The prophet, as was said above, must not interpret the revelation unless he or she is sure God is giving that interpretation.


This is a crucial distinction and requires the gift of discernment. On more than one occasion John Wimber was given the word that he was going to die. It was explained to us later that the prophetic person was receiving information on the devil’s plan for John and misinterpreted the word as a guarantee on the future. An accurate revelation wrongly interpreted can be destructive.


On other occasions prophets received words about such and such happening, but what they were reading was what the person wanted and not what God was saying would happen.

This kind of misinterpretation could lead to prophecies that do not come true. When a prophecy is given and we, not the prophet, interpret its meaning or timing incorrectly, this is not a problem with the revelation, nor with the one who gave it—it is now ours to interpret correctly with the help of wise counsel in the context of relationship.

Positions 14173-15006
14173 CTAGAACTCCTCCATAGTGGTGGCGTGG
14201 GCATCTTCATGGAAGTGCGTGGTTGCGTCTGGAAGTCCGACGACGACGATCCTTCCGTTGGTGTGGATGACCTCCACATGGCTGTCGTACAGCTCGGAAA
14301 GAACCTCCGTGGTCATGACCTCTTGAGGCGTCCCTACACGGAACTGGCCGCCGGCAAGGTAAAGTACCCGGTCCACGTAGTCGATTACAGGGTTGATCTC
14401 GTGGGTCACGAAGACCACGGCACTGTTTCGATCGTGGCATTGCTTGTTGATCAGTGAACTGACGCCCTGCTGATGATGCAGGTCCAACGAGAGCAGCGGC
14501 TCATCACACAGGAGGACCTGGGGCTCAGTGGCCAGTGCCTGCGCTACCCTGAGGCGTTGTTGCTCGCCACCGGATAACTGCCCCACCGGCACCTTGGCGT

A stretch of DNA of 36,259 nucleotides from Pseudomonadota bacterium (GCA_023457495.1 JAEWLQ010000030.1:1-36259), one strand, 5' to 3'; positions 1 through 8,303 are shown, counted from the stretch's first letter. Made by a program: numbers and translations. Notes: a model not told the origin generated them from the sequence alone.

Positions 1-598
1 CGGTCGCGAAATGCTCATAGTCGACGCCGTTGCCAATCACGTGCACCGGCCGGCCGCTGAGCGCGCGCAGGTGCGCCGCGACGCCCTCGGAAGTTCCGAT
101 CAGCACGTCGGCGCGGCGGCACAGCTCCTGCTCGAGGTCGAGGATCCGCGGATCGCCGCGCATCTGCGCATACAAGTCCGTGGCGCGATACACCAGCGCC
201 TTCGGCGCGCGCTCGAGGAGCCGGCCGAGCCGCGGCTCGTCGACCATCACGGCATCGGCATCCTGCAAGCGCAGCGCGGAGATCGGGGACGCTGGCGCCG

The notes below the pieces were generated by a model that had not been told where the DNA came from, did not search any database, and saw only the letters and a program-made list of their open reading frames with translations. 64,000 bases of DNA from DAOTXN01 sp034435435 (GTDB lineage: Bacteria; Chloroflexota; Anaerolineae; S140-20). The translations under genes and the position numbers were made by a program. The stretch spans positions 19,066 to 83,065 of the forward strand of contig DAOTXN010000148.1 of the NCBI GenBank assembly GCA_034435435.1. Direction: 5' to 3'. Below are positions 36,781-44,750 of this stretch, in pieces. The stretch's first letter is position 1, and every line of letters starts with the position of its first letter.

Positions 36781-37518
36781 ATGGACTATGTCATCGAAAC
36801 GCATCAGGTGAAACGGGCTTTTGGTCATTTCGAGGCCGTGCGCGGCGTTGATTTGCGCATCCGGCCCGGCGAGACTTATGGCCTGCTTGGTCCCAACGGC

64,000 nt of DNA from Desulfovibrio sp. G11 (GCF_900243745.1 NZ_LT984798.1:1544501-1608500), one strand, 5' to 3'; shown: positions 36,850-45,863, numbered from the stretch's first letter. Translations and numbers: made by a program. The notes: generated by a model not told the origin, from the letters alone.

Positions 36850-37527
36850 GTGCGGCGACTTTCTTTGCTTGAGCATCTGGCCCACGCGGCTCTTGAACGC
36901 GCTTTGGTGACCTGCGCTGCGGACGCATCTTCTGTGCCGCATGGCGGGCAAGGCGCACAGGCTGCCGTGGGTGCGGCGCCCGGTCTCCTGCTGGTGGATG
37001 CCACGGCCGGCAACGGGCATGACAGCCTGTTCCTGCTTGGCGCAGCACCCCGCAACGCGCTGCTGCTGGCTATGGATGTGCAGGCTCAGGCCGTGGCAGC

If it is misinterpreted or misapplied, we have to own it as our problem and not make prophetic ministers the lightning rods for our unresolved issues. We need to weigh a prophetic word carefully to spot any theological or eschatological agendas that may be clouding accurate revelation. If it doesn’t fit what we believe biblically, we do not have to receive the word. We should not be party to any “charismatic witchcraft” that would violate our freedom to disagree with a word.


My final thoughts about discerning prophetic words